When you take the pressure away and provide people more autonomy over their time, it fosters a culture of transparency and accountability.

The other advantage that comes with asynchronous collaboration is a culture of documenting work. Documentation serves two purposes: 

  1. It structures the thought process by making people think before they ink. Documenting helps set the context, objective, and execution plan for any reader to reference back when required. Without having to dial up a colleague or spend time setting up a group call for clarification, it makes work more efficient.
  2. More importantly, documentation creates organizational knowledge that has multiple benefits. For starters, it can drastically cut down on the onboarding time for a new employee by providing ready reference material. 

The main advantage is the natural fit of asynchronous collaboration and remote work. When you try syncing individuals working in different locations, time zones, and environments, the organizational energy’s lost on replicating an on-premise working model. But is that the right goal to chase? Perhaps not. The resources, instead, can enable employees to be more productive and deliver results. A by-product of this approach is a change in perspective about the need to have a physical workspace. With a successful transition to an asynchronous approach, companies can switch to a hybrid workspace, significantly decreasing their office space utilization.

It’s not that asynchronous collaboration is not without a downside. It has quite a few.

The cons of asynchronous collaboration

Asynchronous collaboration, while providing autonomy and freedom over one’s schedule, places a different set of expectations on the employee. The employees have to stay up to date. They need to consume all information that’s passively shared on the collaboration applications with a notification to boot.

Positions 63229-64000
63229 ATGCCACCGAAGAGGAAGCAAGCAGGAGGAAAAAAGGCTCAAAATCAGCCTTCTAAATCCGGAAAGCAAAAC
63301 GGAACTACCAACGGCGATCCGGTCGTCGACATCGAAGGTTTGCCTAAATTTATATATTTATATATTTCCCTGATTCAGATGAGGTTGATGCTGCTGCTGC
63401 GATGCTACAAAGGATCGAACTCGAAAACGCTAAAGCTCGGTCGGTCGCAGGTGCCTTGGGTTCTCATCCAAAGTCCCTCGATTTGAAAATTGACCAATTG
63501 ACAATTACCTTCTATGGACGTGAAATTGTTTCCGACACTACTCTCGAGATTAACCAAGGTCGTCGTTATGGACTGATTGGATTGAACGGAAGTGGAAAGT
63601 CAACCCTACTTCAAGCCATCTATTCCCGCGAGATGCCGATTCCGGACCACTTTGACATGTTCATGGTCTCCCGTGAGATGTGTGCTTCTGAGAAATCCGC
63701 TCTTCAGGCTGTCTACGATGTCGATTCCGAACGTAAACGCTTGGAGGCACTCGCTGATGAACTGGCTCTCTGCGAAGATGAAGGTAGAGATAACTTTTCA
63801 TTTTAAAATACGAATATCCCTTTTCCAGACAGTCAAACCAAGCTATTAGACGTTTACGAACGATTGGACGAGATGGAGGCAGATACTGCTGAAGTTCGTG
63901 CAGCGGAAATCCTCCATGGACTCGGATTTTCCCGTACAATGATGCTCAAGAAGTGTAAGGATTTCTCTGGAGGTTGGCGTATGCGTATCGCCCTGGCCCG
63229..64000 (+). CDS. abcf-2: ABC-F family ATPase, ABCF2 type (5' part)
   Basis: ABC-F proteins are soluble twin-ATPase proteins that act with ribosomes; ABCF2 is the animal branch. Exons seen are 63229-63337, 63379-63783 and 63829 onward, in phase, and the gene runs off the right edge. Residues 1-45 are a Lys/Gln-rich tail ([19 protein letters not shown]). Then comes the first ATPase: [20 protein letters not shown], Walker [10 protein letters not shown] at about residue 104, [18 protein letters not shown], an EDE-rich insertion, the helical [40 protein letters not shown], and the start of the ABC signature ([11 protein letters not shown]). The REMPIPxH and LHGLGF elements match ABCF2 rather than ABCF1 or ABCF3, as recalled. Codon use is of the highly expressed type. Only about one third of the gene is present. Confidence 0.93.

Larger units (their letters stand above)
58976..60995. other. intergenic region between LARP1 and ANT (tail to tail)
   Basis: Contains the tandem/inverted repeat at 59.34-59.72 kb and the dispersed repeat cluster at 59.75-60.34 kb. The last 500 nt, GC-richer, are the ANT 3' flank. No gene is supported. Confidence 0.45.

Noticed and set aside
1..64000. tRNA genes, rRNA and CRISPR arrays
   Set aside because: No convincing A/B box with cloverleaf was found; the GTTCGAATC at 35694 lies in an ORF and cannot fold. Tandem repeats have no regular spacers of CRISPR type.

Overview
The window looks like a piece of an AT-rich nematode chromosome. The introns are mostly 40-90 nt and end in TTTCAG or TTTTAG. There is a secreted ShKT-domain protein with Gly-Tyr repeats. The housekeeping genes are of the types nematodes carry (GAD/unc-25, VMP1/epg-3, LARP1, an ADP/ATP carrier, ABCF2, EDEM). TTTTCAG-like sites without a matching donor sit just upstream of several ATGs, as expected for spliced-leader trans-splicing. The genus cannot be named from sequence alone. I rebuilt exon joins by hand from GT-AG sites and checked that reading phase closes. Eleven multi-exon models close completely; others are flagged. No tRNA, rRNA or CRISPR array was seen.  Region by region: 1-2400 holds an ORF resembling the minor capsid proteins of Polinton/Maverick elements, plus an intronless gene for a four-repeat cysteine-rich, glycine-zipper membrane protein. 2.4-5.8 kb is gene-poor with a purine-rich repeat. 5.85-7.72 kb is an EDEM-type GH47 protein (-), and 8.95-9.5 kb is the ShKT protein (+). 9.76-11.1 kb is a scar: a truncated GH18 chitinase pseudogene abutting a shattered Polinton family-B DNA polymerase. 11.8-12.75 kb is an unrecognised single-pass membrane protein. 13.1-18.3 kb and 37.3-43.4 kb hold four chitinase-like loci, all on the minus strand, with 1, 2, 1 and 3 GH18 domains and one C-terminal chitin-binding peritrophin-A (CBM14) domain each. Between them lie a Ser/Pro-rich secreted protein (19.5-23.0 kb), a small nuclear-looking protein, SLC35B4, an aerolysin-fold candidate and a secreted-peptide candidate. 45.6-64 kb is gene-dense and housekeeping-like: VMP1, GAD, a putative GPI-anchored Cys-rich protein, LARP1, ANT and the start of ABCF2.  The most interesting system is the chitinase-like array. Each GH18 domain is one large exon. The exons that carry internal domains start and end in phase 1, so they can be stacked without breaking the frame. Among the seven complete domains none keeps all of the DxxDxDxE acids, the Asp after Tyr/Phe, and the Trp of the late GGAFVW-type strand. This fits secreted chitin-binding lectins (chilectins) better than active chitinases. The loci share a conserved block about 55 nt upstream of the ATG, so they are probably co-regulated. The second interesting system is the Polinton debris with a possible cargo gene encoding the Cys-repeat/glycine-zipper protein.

With reduced meeting invitations and interactions, it transfers the burden of staying in touch with the organization onto the employee. Also, it amplifies the less desirable aspects of WFH, such as loneliness, lack of belongingness, and listlessness. 

The freedom to work at any time blurs the line between work and personal time. While the environmental shift has already blurred the division between work and home, asynchronous work can further exacerbate the problem. 

Increased monitoring of employee productivity is another likely fallout of allowing employees to decide their work schedule. However, an organization’s decision about monitoring depends on several other variables like culture, work, workforce, and overall experience. Nonetheless, it’s a possibility. 

How do you make asynchronous collaboration work?

“Whether one should move to asynchronous collaboration?” is a no-brainer. Planning to have a 9 to 5 model for remote work is akin to knowingly force-fitting the familiar into the unknown. 

Organizations and workplace managers need to acknowledge the differences between WFH and on-premise work in their entirety. It will provide the much-needed perspective to plan and execute a seamless shift to asynchronous collaboration.

Given the positives and negatives of asynchronous work, you need to plan a calibrated approach for the transition. Categorizing work based on expectations and dependencies would be a good place to start. For example:

  1. Synchronous and collaborative: Group activities that demand on-the-feet thinking like brainstorming, crisis management, or anything where real-time engagement is beneficial Hybrid workspace management tools like Slack, Teams, and so on should prove helpful.
  2. Collaborative yet asynchronous: If you have a culture of sharing daily status updates over calls, you could move it over to each team member filling in a cell on a shared spreadsheet. You could save a lot of time by doing it. You can have less frequent in-person meetings to keep the sense of belonging to a team alive.
  3. Independent, asynchronous work: Are you developing a program that requires deep focus or building a solution where outcome matters most? In such cases, you must share the progress and findings regularly.

Once you’ve categorized work, moving the asynchronous parts to the new model becomes easier. 


Employees are working in vastly different environments separated by distance, time, and realities. Focusing on synchronizing something so varied and diversified, HR and workplace managers are draining their energies into a bottomless pit. The organizational perspective about a physical office space gets stuck in time. Consequently, organizations end up taking a lot more space than their actual requirement and hurting their real estate cost optimization efforts. 

Today the focus should be on driving efforts and outcomes. It demands using technology that enables the functioning of a hybrid workspace. Chasing a goal that does not improve employee productivity and work efficiency is a misdirected effort, period.